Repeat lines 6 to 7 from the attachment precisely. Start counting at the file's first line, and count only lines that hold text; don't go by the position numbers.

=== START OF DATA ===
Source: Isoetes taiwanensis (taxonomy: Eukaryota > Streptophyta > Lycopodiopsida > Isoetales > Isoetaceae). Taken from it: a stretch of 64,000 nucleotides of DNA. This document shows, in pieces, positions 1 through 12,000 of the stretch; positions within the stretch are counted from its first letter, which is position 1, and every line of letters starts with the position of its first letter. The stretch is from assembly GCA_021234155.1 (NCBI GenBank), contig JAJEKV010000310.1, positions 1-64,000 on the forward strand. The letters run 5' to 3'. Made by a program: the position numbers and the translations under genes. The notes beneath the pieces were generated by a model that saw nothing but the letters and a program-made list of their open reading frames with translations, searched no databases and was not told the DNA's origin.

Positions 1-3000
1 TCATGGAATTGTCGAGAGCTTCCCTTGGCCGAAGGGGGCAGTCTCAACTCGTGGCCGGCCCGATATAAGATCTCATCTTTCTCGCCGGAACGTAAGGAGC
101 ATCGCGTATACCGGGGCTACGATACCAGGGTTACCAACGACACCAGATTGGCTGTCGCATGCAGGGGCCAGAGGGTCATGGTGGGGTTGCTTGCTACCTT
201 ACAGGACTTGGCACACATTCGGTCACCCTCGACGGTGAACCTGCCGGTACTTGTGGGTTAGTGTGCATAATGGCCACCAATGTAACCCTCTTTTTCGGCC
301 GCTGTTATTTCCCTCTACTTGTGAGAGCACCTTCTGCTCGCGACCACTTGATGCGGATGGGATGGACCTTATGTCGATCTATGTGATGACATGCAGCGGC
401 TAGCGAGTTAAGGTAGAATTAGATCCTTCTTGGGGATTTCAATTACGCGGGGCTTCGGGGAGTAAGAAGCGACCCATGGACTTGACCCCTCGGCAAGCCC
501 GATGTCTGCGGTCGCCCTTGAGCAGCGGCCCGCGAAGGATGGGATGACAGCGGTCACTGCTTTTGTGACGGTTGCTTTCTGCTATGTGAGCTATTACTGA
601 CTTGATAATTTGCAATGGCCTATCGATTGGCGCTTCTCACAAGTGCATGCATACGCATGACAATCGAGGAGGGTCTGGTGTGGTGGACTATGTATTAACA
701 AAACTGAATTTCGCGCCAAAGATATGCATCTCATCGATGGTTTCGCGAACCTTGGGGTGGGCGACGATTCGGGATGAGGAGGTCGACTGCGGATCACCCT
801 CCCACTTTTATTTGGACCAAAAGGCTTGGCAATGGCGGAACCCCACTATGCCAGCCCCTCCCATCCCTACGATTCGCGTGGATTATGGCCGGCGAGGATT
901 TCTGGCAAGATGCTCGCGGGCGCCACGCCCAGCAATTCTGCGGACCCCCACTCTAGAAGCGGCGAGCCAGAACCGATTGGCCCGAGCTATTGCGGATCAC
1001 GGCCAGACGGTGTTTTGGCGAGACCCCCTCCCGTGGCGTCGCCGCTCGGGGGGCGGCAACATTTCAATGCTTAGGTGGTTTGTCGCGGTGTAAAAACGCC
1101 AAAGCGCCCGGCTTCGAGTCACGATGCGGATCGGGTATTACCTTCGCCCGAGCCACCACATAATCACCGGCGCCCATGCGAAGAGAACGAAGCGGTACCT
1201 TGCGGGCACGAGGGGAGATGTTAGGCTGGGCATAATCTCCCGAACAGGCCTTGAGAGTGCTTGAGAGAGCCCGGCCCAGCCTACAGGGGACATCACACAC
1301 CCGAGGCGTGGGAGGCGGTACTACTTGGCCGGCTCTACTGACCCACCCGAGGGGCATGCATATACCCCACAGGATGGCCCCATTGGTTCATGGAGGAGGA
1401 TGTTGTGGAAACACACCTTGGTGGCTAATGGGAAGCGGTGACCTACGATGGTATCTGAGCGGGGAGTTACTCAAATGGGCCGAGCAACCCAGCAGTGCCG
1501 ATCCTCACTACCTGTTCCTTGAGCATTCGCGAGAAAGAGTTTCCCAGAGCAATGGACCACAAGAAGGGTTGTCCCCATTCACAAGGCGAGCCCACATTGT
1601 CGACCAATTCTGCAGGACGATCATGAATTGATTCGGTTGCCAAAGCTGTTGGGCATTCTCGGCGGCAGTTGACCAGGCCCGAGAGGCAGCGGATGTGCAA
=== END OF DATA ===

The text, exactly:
301 GCTGTTATTTCCCTCTACTTGTGAGAGCACCTTCTGCTCGCGACCACTTGATGCGGATGGGATGGACCTTATGTCGATCTATGTGATGACATGCAGCGGC
401 TAGCGAGTTAAGGTAGAATTAGATCCTTCTTGGGGATTTCAATTACGCGGGGCTTCGGGGAGTAAGAAGCGACCCATGGACTTGACCCCTCGGCAAGCCC